Blot to remove as much wine as possible. With a rag, blot with cool water until stain stops transferring to rag. If stain remains on the silk, lightly dab in a mixture of mild clear dish soap with a few drops of white vinegar. (Test on an inconspicuous spot first.) Blot with water, then blot dry. Continue as stain lifts. As a last resort, blot with hydrogen peroxide. (Test on an inconspicuous spot first.) Blot with clear water, then blot dry.

Credit: Jay Wilde

Removing Wine Stains on Spandex/Lycra

To remove a wine stain from spandex/Lycra, rinse the affected area in cold water as soon as possible; this will dilute the stain and prevent the wine from setting. Following the guidelines on the garment care label, wash in the warmest water recommended. Inspect the stain; if any wine remains, wash in color-safe bleach (colors) or liquid chlorine bleach (whites), if the garment label says it's OK. Air-dry, inspect, and repeat as needed before drying as directed on the garment label.

Credit: Michael Partenio

How to Clean Wine Stains on Stainless Steel

To clean stains on stainless-steel surfaces, start with a towel soaked in vinegar. Wipe with the damp towel, rinse, and wipe dry. If stain remains, gently rub the stain with a paste of baking soda and mild clear dish soap. When scrubbing stainless steel, be sure to go with the grain to prevent damage to the surface. Wipe dry with a clean cloth.

Red Wine Stain Removal Tips for Suede

Fill a jar halfway with lukewarm water, and add a squirt of mild clear dish soap. Shake to create lots of suds. With a sponge, apply only the suds, gently dabbing at the stained area. Wipe dry with a clean, soft cloth. Finish with a suede cleaner/conditioner ($7, Target), applied according to the manufacturer's instructions.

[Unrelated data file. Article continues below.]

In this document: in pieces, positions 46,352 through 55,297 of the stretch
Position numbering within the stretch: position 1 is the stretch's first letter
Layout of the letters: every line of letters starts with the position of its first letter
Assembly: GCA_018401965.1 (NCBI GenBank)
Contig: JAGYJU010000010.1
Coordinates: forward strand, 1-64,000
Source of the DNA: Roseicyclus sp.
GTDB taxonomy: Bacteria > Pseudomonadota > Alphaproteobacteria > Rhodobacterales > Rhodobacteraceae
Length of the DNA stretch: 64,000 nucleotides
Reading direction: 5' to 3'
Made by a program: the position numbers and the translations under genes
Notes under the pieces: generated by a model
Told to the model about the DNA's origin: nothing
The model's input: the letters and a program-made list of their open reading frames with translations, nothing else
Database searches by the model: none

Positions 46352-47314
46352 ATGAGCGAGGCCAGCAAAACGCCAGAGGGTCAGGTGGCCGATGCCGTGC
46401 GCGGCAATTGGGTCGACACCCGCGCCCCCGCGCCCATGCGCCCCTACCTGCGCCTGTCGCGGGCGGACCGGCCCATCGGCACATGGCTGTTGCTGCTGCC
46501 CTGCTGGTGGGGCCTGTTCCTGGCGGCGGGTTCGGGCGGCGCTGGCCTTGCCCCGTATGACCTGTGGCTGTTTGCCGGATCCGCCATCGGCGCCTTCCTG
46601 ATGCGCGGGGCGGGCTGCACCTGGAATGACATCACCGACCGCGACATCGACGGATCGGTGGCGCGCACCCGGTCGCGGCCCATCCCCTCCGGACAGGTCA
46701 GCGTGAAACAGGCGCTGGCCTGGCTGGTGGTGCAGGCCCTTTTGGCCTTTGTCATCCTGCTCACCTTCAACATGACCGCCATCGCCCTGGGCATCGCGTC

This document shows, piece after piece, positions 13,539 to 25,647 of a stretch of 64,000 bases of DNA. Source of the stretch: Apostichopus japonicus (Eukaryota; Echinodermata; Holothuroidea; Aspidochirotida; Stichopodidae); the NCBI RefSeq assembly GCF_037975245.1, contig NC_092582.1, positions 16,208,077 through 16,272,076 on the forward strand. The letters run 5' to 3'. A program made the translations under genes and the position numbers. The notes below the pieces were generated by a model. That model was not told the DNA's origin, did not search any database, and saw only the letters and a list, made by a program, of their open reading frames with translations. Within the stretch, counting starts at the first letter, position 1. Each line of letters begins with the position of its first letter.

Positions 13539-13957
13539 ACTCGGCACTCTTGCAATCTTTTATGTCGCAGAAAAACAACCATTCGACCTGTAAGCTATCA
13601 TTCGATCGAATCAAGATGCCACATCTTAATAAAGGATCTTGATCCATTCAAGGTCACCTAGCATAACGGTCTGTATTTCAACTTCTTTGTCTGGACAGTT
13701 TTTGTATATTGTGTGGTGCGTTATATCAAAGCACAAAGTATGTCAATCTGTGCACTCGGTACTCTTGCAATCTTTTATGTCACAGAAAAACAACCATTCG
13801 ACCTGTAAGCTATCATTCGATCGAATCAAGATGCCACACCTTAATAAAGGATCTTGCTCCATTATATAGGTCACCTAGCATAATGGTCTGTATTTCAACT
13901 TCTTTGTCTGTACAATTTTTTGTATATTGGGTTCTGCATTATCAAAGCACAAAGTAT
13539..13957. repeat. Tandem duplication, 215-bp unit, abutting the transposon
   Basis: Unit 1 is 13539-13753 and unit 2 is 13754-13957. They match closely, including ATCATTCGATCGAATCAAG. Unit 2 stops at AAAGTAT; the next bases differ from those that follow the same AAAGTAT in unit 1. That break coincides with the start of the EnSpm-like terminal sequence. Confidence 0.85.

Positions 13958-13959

Credit: Jay Wilde

How to Treat Wine Stains on Velvet

Dab the wine stain with warm, soapy water, then blot with a dry cloth. Dab with a 50-50 vinegar-water solution; blot dry. Dab with warm, soapy water again, then blot dry. Dab with clear water, then blot dry. Repeat as necessary.

To treat a wine stain on washable velvet, mix together 1 quart lukewarm water, 1/2 teaspoon of liquid dishwashing soap, and 1 tablespoon vinegar, and soak the garment for 15 minutes. Rinse, and if the stain is gone, wash according to the garment's label. If the stain remains, lightly sponge the stain with rubbing alcohol (test on an inconspicuous spot first), blotting from the edge to the center. Rinse and air-dry. If the stain is gone, wash according to the garment's label. If not, mix a solution of 1 quart warm water with 1 tablespoon of an enzyme presoak product. Let the clothing soak for 30 minutes, and if the stain is now gone, wash according to the garment's label. Check to make sure the stain is gone before drying as directed.

Credit: Brian McWeeney

How to Clean Red Wine on Vinyl

Wipe the wine stain with rubbing alcohol, then with a damp cloth. Wipe dry. If a stain remains on the vinyl, make a paste of baking soda and water. Gently rub into the stain until it lifts. Rinse with clear water, then dry.

How to Remove Red Wine Stains on Wool

Blot to remove as much excess wine on the wool surface as possible. Blot with a consumer dry-cleaning solvent to remove grease. Blot with water, then blot dry. If stain remains, mix a solution of 1 teaspoon neutral detergent and 1 teaspoon white vinegar in 1 quart warm water. Blot stain. Blot with clear water. Repeat until stain lifts. Blot dry. Note: Be sure to follow the instructions on the garment's label and the manufacturer's instructions on any products mentioned as you go through this process.

Comments (1)

Anonymous
April 10, 2018
I spilled red wine on my brand new rug, these tips helped me remove it in a jiffy! I added a little bit of this remover to help: https://www.walmart.com/ip/Tech-Stain-Remover/38753025